People love love LOVE paying off their mortgages early. I understand the emotional appeal. I know the appeal of less interest paid out over a couple of decades. I see people who are delighted to have paid their mortgage in 10 or 12 years instead of 15 or 30. But I still often advise clients against doing it. Here are five reasons why:
1. The bank is not your friend. If you prepay, you’re not going to get a card with a happy face on it. And if you send in extra money for several months and then find yourself in a unexpected cash bind and are unable to make your normal payment for a couple of months, you’ll be wearing a frownie face as you read the threatening letters from your lender.
2. The math is not your friend. When you send in an additional payment, that payment is applied against the principal on your loan. Most typically, that will come off the back end of the loan—and the back end is where the smallest monthly interest payments are. So you probably won’t be saving as much interest as you think.
3. The uncertain future is not your friend. You may have a loan right now at 4% or 5% interest. If you pay it off and then find yourself needing to access all that lovely equity in your home, you may well have to take on a higher interest rate. While all interest rates are currently at near-historic lows, home equity lines have often averaged one or two percentage points higher than conventional fixed-rate loans.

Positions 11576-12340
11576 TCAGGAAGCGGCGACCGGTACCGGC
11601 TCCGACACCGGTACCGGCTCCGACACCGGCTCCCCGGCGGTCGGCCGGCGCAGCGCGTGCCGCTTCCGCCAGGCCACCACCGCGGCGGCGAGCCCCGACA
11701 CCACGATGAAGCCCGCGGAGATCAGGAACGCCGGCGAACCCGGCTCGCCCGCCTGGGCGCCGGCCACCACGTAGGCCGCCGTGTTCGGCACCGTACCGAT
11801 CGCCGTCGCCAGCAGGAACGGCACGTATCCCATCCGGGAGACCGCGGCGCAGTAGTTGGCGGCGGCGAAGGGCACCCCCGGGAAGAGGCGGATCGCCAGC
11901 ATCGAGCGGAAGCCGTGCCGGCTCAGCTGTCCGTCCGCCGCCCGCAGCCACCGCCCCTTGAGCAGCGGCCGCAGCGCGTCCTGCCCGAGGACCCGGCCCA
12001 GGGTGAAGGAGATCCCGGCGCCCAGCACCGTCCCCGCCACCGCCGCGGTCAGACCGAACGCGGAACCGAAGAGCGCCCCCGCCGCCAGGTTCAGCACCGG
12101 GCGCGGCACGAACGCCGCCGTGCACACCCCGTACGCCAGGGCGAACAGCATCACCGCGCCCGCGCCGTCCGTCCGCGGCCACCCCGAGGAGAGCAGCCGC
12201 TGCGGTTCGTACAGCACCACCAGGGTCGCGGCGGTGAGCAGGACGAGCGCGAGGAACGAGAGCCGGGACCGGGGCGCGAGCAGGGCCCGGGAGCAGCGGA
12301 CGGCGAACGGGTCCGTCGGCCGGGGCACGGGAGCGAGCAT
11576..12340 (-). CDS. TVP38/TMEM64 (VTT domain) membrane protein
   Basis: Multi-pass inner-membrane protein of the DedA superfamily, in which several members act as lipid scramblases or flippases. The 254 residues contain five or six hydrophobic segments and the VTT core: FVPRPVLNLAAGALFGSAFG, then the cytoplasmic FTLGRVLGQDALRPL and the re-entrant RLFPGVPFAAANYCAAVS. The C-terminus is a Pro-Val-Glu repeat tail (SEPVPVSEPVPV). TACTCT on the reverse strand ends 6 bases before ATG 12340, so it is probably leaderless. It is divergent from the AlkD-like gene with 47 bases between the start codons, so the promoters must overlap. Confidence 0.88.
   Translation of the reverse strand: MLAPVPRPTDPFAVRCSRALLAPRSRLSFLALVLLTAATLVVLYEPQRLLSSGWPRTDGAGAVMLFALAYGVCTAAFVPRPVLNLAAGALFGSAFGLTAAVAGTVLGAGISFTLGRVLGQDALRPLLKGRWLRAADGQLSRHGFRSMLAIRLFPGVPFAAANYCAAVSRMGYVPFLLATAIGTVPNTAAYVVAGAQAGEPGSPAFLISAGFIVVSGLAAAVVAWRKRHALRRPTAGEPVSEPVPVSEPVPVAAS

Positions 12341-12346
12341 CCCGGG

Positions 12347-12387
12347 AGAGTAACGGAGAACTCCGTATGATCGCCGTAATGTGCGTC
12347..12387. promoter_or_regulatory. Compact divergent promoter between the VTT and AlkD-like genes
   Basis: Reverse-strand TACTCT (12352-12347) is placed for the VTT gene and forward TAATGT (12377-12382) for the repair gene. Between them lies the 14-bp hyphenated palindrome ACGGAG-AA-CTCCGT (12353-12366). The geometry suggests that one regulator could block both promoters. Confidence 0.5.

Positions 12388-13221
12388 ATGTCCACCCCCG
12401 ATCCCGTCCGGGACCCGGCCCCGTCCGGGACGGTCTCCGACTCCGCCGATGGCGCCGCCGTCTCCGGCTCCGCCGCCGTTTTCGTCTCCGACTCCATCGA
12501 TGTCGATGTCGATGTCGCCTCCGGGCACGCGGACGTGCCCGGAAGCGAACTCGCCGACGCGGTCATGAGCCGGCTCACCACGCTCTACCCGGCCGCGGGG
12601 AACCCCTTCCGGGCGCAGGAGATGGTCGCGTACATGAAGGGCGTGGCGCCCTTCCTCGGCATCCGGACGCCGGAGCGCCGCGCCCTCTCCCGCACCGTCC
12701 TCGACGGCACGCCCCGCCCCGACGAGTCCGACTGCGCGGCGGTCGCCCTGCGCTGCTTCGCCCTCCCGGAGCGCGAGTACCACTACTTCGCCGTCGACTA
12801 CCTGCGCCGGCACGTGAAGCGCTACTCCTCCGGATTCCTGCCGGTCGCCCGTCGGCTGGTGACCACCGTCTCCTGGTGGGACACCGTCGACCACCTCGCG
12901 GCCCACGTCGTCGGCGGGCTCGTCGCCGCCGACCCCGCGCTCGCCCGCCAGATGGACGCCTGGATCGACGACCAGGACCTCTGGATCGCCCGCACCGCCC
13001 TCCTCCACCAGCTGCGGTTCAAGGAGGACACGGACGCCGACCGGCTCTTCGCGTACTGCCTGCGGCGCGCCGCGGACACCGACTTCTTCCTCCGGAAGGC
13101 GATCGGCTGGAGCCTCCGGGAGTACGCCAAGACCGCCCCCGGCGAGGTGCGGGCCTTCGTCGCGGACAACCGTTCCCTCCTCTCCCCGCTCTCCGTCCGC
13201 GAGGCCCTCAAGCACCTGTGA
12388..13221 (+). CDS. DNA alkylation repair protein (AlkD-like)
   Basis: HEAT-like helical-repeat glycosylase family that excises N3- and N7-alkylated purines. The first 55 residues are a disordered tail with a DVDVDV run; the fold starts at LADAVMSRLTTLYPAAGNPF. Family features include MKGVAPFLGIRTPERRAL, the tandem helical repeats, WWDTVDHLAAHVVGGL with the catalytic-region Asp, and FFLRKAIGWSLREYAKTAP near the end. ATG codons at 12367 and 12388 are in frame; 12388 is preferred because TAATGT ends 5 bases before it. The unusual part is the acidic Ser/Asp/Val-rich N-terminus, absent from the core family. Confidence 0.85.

4. The tax laws are not your friend. You can deduct the mortgage interest on up to $1 million in total purchase debt on a first and second home. But you can deduct interest on only $100,000 of home equity line debt, plus additional interest on certain home improvements and other qualified costs. Pay off that big mortgage early and you’re restricting your access to future tax-deductible home mortgage interest. (For oodles more on what interest is deductible and what isn’t, courtesy of the IRS, go here.
5. Did I mention the bank is not your friend? I recently saw a client who had paid off the loan on her $300,000 home and wanted to get a $100,000 line of credit against it. The bank that’d made the original loan wasn’t interested in her business. The reason: she couldn’t show the ability to repay the loan based on her current income. The bank cared only about the income of the borrower, not about what the home might be worth. When you prepay a loan, you take easily accessible liquid funds and move them into hard-to-access property assets.